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DaimlerChrysler Delivers 5 Fuel Cell Cars to LAX

F-Cells to LAX

DaimlerChrysler delivered five F-Cell hydrogen fuel-cell vehicles to the Los Angeles International Airport (LAX) for use in its fleet. The vehicles will be fueled at BP/Praxair’s retail-designed hydrogen fueling station at LAX.

The five DaimlerChrysler hydrogen fuel cell vehicles are joining the largest alternative-fuel airport fleet in the nation, in which more than 50% of the vehicles use alternative fuels, including compressed natural gas, liquid natural gas, propane and hybrid-electric and solar power.

Los Angeles World Airports (LAWA) has been committed to alternative-fuel technology since 1993, when we introduced such technology into our airport operations. Hydrogen fuel cell power is the next clean-fuel technology and we are pleased to be in the forefront of its development. The addition of hydrogen-fueled cars into our fleet today and the establishment of a retail-designed fueling station at LAX in 2004 are concrete examples of our commitment to improving air quality.

—Dave Waldner, LAWA alternative-fuels fleet manager

The DaimlerChrysler fuel-cell vehicle fleet is diverse, including medium-duty fuel cell Dodge Sprinter vans and more than 30 Mercedes-Benz Citaro fuel-cell buses that operate in Europe, the United States, Japan, Australia and Singapore in addition to research vehicles such as the Hygenius (earlier post).

DaimlerChrysler has more than 25 fuel cell vehicles in customer hands in California and more than 100 total around the world.




They will help prove that Hydrogen and fuel cells are not a doable thing for automotive transportation.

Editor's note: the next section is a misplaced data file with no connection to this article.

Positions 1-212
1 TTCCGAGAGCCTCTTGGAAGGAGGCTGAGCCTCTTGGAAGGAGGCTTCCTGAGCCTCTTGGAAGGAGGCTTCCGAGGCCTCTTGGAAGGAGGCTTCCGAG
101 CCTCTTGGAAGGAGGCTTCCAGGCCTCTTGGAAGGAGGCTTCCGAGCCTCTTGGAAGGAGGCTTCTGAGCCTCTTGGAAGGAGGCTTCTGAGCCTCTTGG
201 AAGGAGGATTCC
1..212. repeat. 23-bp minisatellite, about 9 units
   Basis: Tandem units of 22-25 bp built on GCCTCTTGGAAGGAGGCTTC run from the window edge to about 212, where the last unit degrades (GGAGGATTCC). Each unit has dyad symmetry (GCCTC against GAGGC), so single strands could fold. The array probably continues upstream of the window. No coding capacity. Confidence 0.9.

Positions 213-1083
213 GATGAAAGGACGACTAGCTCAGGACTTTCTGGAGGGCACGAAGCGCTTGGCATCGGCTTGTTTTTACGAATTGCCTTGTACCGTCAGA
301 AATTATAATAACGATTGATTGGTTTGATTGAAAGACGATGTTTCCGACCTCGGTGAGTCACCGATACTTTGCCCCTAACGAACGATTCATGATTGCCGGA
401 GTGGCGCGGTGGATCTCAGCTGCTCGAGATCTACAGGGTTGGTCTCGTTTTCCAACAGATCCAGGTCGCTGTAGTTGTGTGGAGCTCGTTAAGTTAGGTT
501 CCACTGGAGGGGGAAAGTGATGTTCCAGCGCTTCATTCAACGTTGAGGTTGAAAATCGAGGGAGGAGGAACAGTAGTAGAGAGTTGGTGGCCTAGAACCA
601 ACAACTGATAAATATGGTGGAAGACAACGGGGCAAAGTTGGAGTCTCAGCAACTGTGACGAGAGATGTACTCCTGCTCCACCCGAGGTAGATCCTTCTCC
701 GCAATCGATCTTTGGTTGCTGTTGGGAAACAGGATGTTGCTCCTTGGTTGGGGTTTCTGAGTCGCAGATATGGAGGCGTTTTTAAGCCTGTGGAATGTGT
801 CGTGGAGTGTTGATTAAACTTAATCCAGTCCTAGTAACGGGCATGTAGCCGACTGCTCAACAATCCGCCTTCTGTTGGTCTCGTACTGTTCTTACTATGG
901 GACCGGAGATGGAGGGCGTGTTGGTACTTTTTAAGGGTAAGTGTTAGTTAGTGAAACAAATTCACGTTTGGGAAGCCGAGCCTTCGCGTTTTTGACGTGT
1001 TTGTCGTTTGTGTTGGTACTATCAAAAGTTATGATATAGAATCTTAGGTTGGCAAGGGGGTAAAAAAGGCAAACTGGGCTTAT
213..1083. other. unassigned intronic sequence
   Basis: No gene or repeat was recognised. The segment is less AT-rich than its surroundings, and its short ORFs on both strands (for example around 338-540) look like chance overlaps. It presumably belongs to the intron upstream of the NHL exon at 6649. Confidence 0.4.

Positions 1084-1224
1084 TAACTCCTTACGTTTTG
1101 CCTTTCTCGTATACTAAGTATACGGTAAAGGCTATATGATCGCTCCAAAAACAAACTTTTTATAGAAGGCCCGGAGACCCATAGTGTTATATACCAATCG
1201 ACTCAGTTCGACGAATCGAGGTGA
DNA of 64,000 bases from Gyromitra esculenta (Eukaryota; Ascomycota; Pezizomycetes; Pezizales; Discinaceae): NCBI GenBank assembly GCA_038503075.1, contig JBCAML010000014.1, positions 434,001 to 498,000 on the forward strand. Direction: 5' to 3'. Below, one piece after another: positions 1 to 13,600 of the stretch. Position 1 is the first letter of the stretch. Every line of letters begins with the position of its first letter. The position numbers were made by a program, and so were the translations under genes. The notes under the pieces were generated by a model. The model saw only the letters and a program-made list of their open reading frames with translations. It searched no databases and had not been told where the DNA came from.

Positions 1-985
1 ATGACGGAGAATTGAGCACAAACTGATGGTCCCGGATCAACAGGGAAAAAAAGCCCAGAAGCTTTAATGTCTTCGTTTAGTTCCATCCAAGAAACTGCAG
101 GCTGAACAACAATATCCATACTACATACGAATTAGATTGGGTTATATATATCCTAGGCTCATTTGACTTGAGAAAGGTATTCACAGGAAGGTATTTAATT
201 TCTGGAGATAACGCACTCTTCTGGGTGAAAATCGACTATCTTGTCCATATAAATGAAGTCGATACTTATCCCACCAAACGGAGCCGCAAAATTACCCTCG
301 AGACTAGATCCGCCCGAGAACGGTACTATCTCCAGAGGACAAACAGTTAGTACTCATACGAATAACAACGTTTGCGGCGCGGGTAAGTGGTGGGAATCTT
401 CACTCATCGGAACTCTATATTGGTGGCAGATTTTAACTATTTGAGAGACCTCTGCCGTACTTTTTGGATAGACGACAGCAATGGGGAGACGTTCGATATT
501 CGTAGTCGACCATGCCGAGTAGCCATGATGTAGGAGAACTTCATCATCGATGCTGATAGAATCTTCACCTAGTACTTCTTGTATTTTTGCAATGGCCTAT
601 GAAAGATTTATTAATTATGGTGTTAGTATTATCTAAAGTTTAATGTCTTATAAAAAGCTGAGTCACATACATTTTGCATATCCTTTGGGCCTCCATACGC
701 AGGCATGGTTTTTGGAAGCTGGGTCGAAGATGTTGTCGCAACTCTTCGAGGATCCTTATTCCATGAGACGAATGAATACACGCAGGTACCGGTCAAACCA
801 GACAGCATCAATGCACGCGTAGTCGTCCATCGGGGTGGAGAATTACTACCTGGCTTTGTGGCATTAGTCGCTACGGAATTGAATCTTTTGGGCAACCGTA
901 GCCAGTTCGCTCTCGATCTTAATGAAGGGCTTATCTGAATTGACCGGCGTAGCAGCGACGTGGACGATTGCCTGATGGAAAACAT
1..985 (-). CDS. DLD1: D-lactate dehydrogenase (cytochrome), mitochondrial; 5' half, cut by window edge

Lucas. Please explain.


I'm curious as to how long these fuel cell stacks are lasting. On top of being rather pricey compared to battery electric, they also seem to die faster. I suppose they are still in 'experimental' stage and need a lot of R&D... I guess it's worth it to keep us hooked on their fuels rather than simple electricity we can generate ourselves. We shall see if they can pull it off.


t - Go to Google and study the realities of Hydrogen. It just isn't a practical fuel for small vehicles. I expect to see cars using fusion before seeing one powered by fuel cells.


It seems like the advances in batteries way well make the FCV totally unnecessary, which will help the efficiency. The renewable energy will go a lot further if we only need to produce electricity with the available capacity and not electricity and then hydrogen.

Bring on the EVs! Seems like the ROI is a lot closer in that sphere than in FCVs.

Don't get me wrong, FCs make a lot of sense for stationary power/heat generation. FCs combined with solar/wind would be a good solution to our energy problems.


seems to me like people are overestimating the amount of real renewable electricity production with their excited talk about EVs. i remember recently getting a power report card in my Dept of Water and Power (Los Angeles) bill and there wasn't that much renewable energy there.
also, during the special election here in california, there was a proposition to have the public utitlities comission regulate "electricity service providers". this measure failed! part of it was "Requires all retail electric sellers, instead of just private utilities, to increase renewable energy resource procurement". go and look at it yourselves -

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